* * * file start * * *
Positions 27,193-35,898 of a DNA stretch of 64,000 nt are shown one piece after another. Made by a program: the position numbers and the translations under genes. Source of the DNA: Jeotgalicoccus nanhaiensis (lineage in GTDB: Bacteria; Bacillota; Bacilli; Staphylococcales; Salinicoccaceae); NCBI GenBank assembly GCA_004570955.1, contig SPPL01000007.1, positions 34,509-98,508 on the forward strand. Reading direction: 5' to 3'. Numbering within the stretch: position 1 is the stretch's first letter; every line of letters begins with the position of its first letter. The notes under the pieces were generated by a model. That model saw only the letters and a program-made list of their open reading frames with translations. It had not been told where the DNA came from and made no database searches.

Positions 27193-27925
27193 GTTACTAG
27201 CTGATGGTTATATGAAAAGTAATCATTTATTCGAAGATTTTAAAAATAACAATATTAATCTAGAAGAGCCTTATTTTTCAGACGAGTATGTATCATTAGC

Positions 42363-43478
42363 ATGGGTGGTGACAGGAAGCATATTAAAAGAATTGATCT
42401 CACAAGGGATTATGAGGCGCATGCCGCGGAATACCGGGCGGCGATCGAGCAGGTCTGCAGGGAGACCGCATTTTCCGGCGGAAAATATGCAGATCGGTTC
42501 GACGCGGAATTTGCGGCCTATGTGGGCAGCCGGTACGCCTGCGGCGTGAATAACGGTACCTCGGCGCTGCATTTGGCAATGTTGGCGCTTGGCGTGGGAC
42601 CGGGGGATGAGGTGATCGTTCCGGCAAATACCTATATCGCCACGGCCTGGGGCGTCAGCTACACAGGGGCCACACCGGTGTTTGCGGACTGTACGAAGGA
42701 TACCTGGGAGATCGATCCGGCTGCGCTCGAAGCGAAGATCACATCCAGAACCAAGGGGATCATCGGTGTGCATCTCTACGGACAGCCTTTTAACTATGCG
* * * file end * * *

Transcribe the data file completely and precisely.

Positions 27,193-35,898 of a DNA stretch of 64,000 nt are shown one piece after another. Made by a program: the position numbers and the translations under genes. Source of the DNA: Jeotgalicoccus nanhaiensis (lineage in GTDB: Bacteria; Bacillota; Bacilli; Staphylococcales; Salinicoccaceae); NCBI GenBank assembly GCA_004570955.1, contig SPPL01000007.1, positions 34,509-98,508 on the forward strand. Reading direction: 5' to 3'. Numbering within the stretch: position 1 is the stretch's first letter; every line of letters begins with the position of its first letter. The notes under the pieces were generated by a model. That model saw only the letters and a program-made list of their open reading frames with translations. It had not been told where the DNA came from and made no database searches.

Positions 27193-27925
27193 GTTACTAG
27201 CTGATGGTTATATGAAAAGTAATCATTTATTCGAAGATTTTAAAAATAACAATATTAATCTAGAAGAGCCTTATTTTTCAGACGAGTATGTATCATTAGC

Positions 42363-43478
42363 ATGGGTGGTGACAGGAAGCATATTAAAAGAATTGATCT
42401 CACAAGGGATTATGAGGCGCATGCCGCGGAATACCGGGCGGCGATCGAGCAGGTCTGCAGGGAGACCGCATTTTCCGGCGGAAAATATGCAGATCGGTTC
42501 GACGCGGAATTTGCGGCCTATGTGGGCAGCCGGTACGCCTGCGGCGTGAATAACGGTACCTCGGCGCTGCATTTGGCAATGTTGGCGCTTGGCGTGGGAC
42601 CGGGGGATGAGGTGATCGTTCCGGCAAATACCTATATCGCCACGGCCTGGGGCGTCAGCTACACAGGGGCCACACCGGTGTTTGCGGACTGTACGAAGGA
42701 TACCTGGGAGATCGATCCGGCTGCGCTCGAAGCGAAGATCACATCCAGAACCAAGGGGATCATCGGTGTGCATCTCTACGGACAGCCTTTTAACTATGCG